Having already given us ‘Avengers: Age of Ultron’ to satiate our mainstream superhero needs, Marvel opted to end the second phase of their cinematic universe with ‘Ant-Man’, an oddball concept that has been in development for a long time. It has finally seen the light of day after a tumultuous development process that saw Edgar Wright leave the project after many years of work on it, right before it was due to start filming. With Peyton Reed hastily brought in to direct and ‘Anchorman’ mastermind Adam McKay signed up to touch up the script it seemed like the release was going to bear the hallmarks of a hasty patch-up job, and those rarely ever turn out well.
Happily though, the film doesn’t appear to have come off that entire saga looking any worse for wear at all. This is probably down to the fact that Marvel are very involved in the process and will always make sure a film holds together in their eyes, but considering the rewrites it has gone through the film marries comedy and action better than some of their efforts in the past (most notably ‘Iron Man 2’, where the comedy moments vastly overshadowed the ridiculous action sequences) ensuring that we get an ‘Ant-Man’ film that recognises its complete craziness while also providing us with a story to get our teeth stuck into, even if it does have its flaws.
And while it does work well, ‘Ant-Man”s strengths are definitely in the comedy category and Paul Rudd is great as a thief turned newbie superhero Scott Lang. He has always excelled at being both charming and dryly humorous, working as a perfect antithesis to Michael Pena’s chatterbox Luis and also to Michael Douglas’ considered performance as Hank Pym, the previous Ant-Man and retired superstar scientist who has to get back into action as a result of work done by former protégé Darren Cross, as played by Corey Stoll, that threatens to see the return of human miniaturisation, something he does not want to be weaponised. Rudd also works well with Evangeline Lilly who plays Pym’s daughter Hope, for whom this film is basically set-up, but we are given enough glimpses of her to know that Lilly is definitely cut out for the role, and it will be interesting to see where the character goes in future.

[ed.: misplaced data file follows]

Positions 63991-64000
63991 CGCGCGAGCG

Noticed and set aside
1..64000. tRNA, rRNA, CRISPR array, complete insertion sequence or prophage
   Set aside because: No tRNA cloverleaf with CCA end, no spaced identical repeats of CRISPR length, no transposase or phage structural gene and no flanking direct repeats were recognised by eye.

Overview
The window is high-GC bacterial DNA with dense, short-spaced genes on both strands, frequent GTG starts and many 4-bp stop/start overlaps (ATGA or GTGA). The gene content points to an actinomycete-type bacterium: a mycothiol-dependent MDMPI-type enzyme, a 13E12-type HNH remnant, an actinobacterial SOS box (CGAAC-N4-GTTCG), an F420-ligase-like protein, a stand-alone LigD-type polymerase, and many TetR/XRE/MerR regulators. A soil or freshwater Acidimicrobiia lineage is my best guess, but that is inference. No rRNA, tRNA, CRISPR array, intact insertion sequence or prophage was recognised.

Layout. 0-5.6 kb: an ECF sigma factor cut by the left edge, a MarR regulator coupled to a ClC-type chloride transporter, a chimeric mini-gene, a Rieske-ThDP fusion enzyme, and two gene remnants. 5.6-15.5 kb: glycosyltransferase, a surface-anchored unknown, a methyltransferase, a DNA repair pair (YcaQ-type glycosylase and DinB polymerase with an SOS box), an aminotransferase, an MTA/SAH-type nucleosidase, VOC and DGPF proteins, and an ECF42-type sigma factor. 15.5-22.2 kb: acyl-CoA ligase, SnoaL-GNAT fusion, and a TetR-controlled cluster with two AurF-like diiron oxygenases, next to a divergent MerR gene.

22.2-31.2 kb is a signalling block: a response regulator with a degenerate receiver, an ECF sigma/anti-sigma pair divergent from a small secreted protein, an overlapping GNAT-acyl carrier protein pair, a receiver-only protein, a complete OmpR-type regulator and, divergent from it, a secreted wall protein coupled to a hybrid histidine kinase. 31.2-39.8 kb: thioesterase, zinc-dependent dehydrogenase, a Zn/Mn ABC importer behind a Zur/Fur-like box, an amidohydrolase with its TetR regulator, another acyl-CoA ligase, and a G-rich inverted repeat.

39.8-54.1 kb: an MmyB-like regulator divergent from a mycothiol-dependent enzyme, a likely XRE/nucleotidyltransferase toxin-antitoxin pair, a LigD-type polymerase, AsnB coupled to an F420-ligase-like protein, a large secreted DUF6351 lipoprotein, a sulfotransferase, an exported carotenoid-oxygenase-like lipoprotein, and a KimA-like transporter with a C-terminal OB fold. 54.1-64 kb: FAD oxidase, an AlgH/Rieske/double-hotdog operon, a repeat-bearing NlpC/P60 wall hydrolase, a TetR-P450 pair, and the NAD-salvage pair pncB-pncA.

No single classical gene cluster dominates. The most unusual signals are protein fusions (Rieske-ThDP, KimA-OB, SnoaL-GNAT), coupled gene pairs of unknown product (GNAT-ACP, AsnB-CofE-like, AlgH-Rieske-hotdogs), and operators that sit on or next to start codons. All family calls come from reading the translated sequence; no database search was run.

Benefiting from plenty of humour is what helps ‘Ant-Man’ to overcome its weaker moments that largely revolve around the fact that its story, while functional and interesting when it is examining Lang’s backstory and what he has gone through, crumbles when we are asked to get invested in Stoll’s villain. He’s entirely uninteresting, and it’s a shame because Douglas is on top form as Pym but has a plot thread that ultimately becomes a vehicle for Lang to test out his new superhero skills in time for something more important. Nevertheless, it’s fun to watch him do those action sequences, and the character interactions are on the whole good enough to facilitate the creaking plot. In terms of comic relief, it’s Michael Pena that shines as Luis, and flashback scenes, where he attempts to explain the situation to Scott, are amongst the funniest parts of the film. It’s a shame that the other so-called comic relief, played by Tip Harris and David Dastalmachian are so annoying, but Pena does enough for all of them.
Despite its flaws, ‘Ant-Man’ is an example of a Marvel film done right, with lots of eye-catching entertainment mixed in with oddball slapstick humour and witty dialogue. It is by no means a flawless film, but Peyton Reed can be proud to have made his best ever film and the way the project was salvaged after Wright’s departure is admirable.